GOR regurgitation or ‘spitting up’ is common in babies. Regurgitation occurs in about 50% of babies less than 3 months of age and resolves spontaneously, without intervention, by 12 months in all but 5% of babies 1, 3, 4, 8. It is usually mild and self-resolving. GOR is a normal physiological process occurring several times per day in healthy babies both term and preterm and is normally cleared by swallowing 9, 10. The great majority of children with the more serious GORD are over one year of age 2. Most GOR can be managed by educating and reassuring parents that it will resolve by itself without treatment or medication. Medical attention is recommended if vomiting is very frequent and growth should be monitored using parent-held records.

Reducing GOR

  • Breast feeding. Babies who are breastfed have less GOR 11, 12
  • Eliminate smoking. Eliminating environmental tobacco smoke (ETS) is important for many baby health outcomes. In adults, cigarette smoking is a common cause of gastro-oesophageal reflux, and ETS from parental smoking may also be a cause of GOR in babies 13-17.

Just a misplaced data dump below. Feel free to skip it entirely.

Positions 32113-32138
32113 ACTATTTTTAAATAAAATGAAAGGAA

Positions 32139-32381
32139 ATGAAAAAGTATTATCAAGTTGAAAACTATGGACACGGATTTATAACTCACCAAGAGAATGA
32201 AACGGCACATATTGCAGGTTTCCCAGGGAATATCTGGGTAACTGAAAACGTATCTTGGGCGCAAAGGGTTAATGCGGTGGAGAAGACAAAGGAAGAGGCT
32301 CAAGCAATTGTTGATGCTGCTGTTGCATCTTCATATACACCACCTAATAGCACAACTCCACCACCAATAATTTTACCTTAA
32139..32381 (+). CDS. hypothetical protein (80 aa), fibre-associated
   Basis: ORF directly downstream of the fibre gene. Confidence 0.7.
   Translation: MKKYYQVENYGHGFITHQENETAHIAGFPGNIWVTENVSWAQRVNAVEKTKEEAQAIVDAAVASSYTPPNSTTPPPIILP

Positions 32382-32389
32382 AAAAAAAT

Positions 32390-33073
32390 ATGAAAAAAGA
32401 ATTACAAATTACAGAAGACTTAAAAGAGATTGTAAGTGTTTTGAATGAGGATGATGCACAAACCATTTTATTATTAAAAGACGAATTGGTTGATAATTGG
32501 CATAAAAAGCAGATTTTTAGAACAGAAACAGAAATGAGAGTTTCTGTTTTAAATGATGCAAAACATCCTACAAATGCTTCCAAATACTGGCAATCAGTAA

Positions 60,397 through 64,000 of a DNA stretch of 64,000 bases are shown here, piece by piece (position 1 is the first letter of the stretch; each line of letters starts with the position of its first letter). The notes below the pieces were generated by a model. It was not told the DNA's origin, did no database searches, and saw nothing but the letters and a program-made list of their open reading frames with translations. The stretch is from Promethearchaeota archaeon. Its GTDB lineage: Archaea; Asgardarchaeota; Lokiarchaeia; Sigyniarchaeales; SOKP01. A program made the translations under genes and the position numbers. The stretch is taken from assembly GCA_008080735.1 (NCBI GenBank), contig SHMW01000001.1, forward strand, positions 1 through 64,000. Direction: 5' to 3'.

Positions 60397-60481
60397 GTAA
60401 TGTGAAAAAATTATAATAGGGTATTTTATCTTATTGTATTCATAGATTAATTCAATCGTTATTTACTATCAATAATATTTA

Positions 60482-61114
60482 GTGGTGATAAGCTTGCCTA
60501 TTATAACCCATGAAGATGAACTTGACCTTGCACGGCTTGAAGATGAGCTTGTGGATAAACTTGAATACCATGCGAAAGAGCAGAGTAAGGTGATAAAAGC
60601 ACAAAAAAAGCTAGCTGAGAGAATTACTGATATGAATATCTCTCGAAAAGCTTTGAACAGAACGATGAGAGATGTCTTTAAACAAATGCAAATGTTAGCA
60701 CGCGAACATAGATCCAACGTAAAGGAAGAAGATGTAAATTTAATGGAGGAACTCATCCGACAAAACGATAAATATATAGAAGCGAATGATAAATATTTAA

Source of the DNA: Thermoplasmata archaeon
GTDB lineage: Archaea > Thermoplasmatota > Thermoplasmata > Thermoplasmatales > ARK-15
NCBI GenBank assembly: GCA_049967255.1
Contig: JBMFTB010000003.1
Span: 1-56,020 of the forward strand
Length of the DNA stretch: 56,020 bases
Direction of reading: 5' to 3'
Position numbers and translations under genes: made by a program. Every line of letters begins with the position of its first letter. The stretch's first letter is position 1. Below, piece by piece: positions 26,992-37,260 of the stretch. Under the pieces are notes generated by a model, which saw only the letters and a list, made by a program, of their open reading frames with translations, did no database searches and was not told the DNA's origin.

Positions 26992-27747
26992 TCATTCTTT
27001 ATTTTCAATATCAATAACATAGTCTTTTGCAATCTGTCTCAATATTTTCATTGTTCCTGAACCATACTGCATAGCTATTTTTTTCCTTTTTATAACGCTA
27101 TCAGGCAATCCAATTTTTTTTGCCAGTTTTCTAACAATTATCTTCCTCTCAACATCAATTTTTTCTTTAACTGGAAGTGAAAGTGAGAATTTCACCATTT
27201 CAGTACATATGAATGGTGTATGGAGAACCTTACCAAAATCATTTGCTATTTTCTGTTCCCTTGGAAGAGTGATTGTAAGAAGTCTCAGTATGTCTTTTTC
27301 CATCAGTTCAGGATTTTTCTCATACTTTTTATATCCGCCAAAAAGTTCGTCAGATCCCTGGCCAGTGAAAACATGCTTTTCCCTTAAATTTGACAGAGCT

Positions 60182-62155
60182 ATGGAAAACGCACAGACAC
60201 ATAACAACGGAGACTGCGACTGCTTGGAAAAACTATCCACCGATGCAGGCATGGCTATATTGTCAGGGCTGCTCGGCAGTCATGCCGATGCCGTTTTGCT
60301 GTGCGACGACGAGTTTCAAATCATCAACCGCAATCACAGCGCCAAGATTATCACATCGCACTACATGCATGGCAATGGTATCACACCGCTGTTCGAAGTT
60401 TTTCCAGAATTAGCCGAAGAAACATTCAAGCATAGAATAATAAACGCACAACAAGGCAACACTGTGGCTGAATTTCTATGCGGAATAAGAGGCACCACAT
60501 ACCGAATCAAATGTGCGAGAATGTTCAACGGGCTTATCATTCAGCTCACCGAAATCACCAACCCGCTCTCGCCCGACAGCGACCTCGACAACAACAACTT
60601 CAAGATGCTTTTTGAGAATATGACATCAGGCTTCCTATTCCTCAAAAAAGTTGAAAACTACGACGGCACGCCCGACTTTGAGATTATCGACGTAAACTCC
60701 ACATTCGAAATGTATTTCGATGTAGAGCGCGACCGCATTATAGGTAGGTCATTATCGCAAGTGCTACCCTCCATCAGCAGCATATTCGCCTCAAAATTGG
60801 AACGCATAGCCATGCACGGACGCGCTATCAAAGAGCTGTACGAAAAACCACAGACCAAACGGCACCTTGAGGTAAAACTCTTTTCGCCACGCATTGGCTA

• Thickened feeds. Two critical systematic reviews of the literature suggest that thickening of feeds is helpful in reducing the signs of GORD 7, 18. Results show that frequency of regurgitation and vomiting is reduced and increasing weight gain can be achieved by thickening feeds.

Pacifiers (dummies) used for non-nutritive sucking have no effect on acid and non-acid GOR and thus can be used in preterm infants with GOR 19.

Positioning for sleep

Sleeping baby on the back provides airway protection 6. The back sleeping position is safer for babies with GOR as babies can protect their airways when placed on the back compared with babies placed to sleep on the tummy or side (Figure 1) 6,9,21.